GOP Continues To Have Field Day With Schumer Comments, Threatens Censure

WASHINGTON, DC - MARCH 04: Senate Minority Leader Sen. Chuck Schumer (D-NY) speaks in an abortion rights rally outside of the Supreme Court as the justices hear oral arguments in the June Medical Services v. Russo ca... WASHINGTON, DC - MARCH 04: Senate Minority Leader Sen. Chuck Schumer (D-NY) speaks in an abortion rights rally outside of the Supreme Court as the justices hear oral arguments in the June Medical Services v. Russo case on March 4, 2020 in Washington, DC. The Louisiana abortion case is the first major abortion case to make it to the Supreme Court since Donald Trump became President. (Photo by Sarah Silbiger/Getty Images) MORE LESS
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March 5, 2020 4:21 p.m.
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Though Senate Minority Leader Chuck Schumer (D-NY) admitted that his comments about Supreme Court Justices Brett Kavanaugh and Neil Gorsuch didn’t come out like he intended, some Senate Republicans are still not satisfied.

Sen. Josh Hawley (R-MO) introduced a resolution Thursday to censure Schumer, cosigned by 14 other Republican senators.

In it, he cited Alexander Hamilton and statistics about threats to the judiciary, urging his colleagues to censure Schumer “in the strongest possible terms.”

Not all Republican senators are on board, though. Sen. Lindsey Graham (R-SC) noted to a New York Times reporter that President Donald Trump would likely be the next one up for a censure, if the Schumer resolution passed.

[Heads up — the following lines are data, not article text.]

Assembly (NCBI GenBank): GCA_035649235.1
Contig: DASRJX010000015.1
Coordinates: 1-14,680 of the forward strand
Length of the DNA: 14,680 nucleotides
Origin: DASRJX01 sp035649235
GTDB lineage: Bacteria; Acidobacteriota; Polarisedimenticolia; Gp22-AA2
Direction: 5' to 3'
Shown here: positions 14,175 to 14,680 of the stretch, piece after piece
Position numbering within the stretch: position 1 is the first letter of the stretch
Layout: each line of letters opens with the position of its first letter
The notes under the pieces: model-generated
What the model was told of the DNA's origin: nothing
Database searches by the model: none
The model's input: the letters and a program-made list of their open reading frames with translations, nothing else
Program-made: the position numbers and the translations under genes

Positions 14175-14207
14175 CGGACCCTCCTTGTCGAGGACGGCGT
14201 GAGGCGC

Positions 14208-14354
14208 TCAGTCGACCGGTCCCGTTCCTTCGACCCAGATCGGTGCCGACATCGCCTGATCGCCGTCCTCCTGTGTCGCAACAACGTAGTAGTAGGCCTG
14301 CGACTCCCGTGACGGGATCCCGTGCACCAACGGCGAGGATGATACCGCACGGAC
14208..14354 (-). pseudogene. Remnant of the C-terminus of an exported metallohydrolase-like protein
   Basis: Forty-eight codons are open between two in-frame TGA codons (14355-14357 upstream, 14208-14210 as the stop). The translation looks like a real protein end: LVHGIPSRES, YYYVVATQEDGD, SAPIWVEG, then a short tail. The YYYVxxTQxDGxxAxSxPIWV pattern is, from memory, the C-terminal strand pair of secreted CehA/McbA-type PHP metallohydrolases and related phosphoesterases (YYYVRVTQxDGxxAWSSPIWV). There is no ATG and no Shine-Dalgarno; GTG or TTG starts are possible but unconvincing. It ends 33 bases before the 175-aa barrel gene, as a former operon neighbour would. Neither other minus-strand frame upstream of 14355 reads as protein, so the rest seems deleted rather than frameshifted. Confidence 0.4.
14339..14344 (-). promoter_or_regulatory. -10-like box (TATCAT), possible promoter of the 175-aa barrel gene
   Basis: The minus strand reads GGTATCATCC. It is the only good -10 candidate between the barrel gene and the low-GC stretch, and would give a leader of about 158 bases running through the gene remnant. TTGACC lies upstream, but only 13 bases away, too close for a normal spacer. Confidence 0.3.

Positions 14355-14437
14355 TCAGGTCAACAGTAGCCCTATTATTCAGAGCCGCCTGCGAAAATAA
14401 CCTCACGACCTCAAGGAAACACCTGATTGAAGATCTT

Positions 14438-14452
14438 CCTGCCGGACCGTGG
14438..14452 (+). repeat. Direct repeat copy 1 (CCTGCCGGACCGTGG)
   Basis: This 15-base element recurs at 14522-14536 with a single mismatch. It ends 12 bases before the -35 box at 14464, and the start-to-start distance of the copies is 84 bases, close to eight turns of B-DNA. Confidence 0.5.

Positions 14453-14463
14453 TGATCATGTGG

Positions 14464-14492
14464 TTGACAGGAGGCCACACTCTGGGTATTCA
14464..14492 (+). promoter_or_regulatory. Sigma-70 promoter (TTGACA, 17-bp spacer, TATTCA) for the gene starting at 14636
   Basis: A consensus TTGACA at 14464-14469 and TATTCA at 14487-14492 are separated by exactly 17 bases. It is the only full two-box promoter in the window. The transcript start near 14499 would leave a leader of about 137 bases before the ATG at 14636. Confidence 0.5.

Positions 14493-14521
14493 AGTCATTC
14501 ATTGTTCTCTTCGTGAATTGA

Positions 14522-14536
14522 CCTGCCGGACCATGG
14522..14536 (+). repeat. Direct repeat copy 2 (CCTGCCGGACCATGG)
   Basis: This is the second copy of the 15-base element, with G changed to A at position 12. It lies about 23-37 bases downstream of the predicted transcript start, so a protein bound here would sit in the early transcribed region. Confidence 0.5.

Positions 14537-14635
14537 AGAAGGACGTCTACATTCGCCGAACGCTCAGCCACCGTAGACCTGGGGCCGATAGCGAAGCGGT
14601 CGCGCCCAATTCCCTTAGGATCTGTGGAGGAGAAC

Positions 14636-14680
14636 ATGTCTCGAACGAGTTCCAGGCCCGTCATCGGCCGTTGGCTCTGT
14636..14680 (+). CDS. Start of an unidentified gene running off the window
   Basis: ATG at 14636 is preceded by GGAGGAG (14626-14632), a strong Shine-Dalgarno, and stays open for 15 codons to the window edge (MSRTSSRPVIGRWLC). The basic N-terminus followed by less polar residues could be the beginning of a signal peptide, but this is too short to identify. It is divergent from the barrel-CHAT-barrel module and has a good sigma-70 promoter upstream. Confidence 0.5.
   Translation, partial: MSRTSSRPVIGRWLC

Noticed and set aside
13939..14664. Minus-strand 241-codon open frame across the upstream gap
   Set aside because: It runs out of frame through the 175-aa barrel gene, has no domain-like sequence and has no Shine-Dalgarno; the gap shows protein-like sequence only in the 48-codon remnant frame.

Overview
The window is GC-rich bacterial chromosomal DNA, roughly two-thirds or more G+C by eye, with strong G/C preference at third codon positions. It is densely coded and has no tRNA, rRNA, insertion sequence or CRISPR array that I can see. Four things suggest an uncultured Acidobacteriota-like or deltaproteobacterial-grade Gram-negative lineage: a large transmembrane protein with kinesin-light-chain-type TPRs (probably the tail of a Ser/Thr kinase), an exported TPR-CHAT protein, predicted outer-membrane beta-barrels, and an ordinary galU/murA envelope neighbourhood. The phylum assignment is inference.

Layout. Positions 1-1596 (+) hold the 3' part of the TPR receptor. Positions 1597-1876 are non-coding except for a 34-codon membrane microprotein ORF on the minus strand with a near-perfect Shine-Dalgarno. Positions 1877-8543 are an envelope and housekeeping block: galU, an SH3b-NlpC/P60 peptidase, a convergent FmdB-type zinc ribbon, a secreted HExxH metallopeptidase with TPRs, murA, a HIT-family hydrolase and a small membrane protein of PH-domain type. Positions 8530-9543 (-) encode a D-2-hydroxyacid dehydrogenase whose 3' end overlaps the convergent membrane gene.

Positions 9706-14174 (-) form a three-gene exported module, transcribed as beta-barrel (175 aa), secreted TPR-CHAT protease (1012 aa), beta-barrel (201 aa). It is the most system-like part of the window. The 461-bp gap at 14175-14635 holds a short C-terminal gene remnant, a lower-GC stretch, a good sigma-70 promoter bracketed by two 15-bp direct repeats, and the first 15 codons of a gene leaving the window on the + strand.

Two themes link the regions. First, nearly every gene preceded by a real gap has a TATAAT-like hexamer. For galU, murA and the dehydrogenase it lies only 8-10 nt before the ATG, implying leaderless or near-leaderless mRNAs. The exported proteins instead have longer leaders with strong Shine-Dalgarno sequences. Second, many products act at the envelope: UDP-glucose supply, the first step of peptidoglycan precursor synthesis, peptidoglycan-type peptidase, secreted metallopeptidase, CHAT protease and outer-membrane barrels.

Graham’s office declined to confirm or deny if he’d ultimately support the censure, saying only that he “called on Schumer to walk the comments back.”

The whole debacle started when Schumer spoke from the Supreme Court steps while oral arguments on an abortion regulation case out of Louisiana proceeded inside.

“You have released the whirlwind, and you will pay the price,” Schumer said then, naming Justices Neil Gorsuch and Brett Kavanaugh. “You will not know what hit you if you go forward with these awful decisions.”

Chief Justice John Roberts issued a rare statement, calling Schumer’s remarks “dangerous” and “threatening.”

Schumer responded by saying he meant the “political price” Senate Republicans would pay, and that Roberts’ interpretation of his comments — when President Donald Trump attacked Justices Ruth Bader Ginsberg and Sonia Sotomayor last week — shows that he’s not just “calling balls and strikes.”

Republicans immediately erupted into outrage, with Sen. Chuck Grassley (R-IA) and Senate Majority Leader Mitch McConnell (R-KY) both giving floor speeches to denounce Schumer Thursday morning.

“I’m from Brooklyn. We speak in strong language,” Schumer said in response. “I shouldn’t have used the words I did, but in no way was I making a threat. I never, never would do such a thing.”

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